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Ponder before you purchase

The initial investment represents only a fraction of the true cost of ownership of an air conditioning system, says Florian Beduchaud, and demonstrates that the total cost of ownership is an essential consideration and knowing it helps make the correct purchasing decision.

| | Sep 16, 2012 | 11:48 pm
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The initial investment represents only a fraction of the true cost of ownership of an air conditioning system, says Florian Beduchaud, and demonstrates that the total cost of ownership is an essential consideration and knowing it helps make the correct purchasing decision.

While investing in an air conditioning system, the arguments typically made are:

  1. The price is the most important factor
  2. Energy savings is not relevant to me
  3. If I pay more, what will the payback time be?

I shall endeavour to counter the arguments.

How to make the correct investment decision

When deciding to purchase an air conditioning system, the total cost of ownership (TCO: also known as life cycle cost, overall cost of ownership or even overall cost) is an essential consideration in taking the correct investment decision. The initial purchase cost of a piece of equipment is only part of the true cost of ownership of an air conditioning system. Everything does not necessarily have to boil down to the argument that the price is the most important factor. But if someone is ready to accept an on-cost for a machine that performs better, our customers have every legitimate right to ask themselves: “If I pay more, what will the payback time be?”

The TCO thus makes it possible to balance investment choices by looking at the savings they could then generate over the life of the air conditioning system. Air conditioning systems that have very good energy performance are often more expensive to build than others, but in terms of overall cost, they are, in theory, far more economical. That, of course, has to be demonstrated. But we will revisit the issue later.

What does Total Cost of Ownership mean?

The Total Cost of Ownership is the cumulative cost of a product throughout the length of its life cycle – from its design to its dismantling. It takes account of all costs, including the costs of installation, operating costs, compliance with standards, maintenance costs and the cost of recycling at the end of its life. The initial investment or outlay represents only a fraction of the true cost of ownership of an air conditioning system. A comparison of total cost between different cooler technologies can be cited as an example.

The analysis and evaluation of this cost are managerial tools that help in the decision-making process in order to inform design choices, and enlighten purchasers in their selection of a product.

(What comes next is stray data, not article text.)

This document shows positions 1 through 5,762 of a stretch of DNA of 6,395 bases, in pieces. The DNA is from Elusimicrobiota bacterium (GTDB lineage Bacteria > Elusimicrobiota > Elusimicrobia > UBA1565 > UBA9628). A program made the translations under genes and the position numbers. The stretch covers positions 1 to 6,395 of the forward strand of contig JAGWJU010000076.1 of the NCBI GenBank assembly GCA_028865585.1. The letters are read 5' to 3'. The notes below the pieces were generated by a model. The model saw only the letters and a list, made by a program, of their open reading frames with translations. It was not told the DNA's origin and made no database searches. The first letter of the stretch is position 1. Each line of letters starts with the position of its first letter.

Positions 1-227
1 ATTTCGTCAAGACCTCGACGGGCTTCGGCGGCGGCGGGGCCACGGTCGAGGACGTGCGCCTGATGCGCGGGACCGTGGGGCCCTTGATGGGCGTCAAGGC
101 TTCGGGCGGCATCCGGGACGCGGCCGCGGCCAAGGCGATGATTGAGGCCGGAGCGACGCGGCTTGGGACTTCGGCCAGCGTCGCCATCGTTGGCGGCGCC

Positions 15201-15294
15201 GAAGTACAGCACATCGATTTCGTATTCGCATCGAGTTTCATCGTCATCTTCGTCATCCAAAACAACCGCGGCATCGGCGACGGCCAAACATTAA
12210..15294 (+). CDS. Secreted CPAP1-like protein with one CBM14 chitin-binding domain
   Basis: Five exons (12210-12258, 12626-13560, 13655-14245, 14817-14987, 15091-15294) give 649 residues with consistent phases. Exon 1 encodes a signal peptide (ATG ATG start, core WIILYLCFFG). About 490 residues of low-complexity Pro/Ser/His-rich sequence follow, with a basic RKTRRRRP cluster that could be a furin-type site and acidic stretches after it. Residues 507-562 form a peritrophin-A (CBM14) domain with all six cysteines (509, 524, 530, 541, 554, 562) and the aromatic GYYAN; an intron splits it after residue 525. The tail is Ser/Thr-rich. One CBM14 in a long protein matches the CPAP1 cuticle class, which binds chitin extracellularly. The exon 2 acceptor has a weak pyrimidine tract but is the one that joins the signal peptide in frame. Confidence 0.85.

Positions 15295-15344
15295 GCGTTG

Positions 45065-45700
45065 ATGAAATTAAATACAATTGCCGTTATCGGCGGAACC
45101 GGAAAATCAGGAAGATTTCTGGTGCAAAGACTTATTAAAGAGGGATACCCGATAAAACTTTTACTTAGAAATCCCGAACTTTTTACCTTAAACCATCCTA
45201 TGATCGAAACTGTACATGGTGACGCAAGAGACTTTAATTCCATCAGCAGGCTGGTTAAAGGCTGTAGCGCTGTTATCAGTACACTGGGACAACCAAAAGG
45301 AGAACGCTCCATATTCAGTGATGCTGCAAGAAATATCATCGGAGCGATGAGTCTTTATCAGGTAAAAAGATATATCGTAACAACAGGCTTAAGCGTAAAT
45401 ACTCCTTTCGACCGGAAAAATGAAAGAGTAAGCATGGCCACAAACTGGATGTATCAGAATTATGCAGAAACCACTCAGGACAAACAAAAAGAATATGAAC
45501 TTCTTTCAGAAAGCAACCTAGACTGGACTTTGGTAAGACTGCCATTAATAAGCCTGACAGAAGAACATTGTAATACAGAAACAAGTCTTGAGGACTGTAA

The Total Cost of Ownership can be represented by the following formula:

  • TCO = Cacq + Cins + Cene + Clab + Crep + Cpro + Cenv + Crecy
  • TCO = Total Cost of Ownership
  • Cacq = Cost of acquiring the equipment (initial investment or outlay)
  • Cins = Installation and start-up costs
  • Cene = Cost of energy
  • Clab = Operating cost (labour)
  • Crep = Maintenance and repair costs
  • Cpro = Cost of production down-time
  • Cenv = Costs associated with the environment
  • Crecy = Costs of decommissioning and dismantling

To give an analogy, an iced water production unit may be 15% less expensive than its competitor. But because of its lower energy efficiency, ultimately, it represents a far higher cost to the end-user.

Conversely, it might be thought that with the cost of energy ultimately representing the greatest share of the expenditure, the best overall cost is obtained with machines that are highly efficient. That is true if, and only if, the additional purchase cost is reasonable and if the investor is prepared to factor in the payback time.

Thus, when making the decision to purchase an air conditioning system, it is important to compare the investment alternatives while keeping in mind the true costs throughout the life cycle, as shown in Figure 2.

Let us consider the example of a tertiary building requiring 500 kW of cooling. The customer may hesitate between solution A “R410A multi-scroll cooler” which is a solution with a high energy efficiency ratio (ESEER 4.1) and solution B ‘Centrifugal cooler with magnetic bearings of the Turbocor’, which enjoys a very high energy efficiency ratio (ESEER 5.1) with air condensation.

To sum up …

Why Total Cost of Ownership?

  • TCO is essential for making a fair comparison between various proposals.
  • TCO provides all the information necessary for economically justifying an investment.
  • TCO is the basis for calculating the payback time.

The writer is Head of chiller products at Lennox and can be reached at florian.beduchaud@lennoxeurope.com


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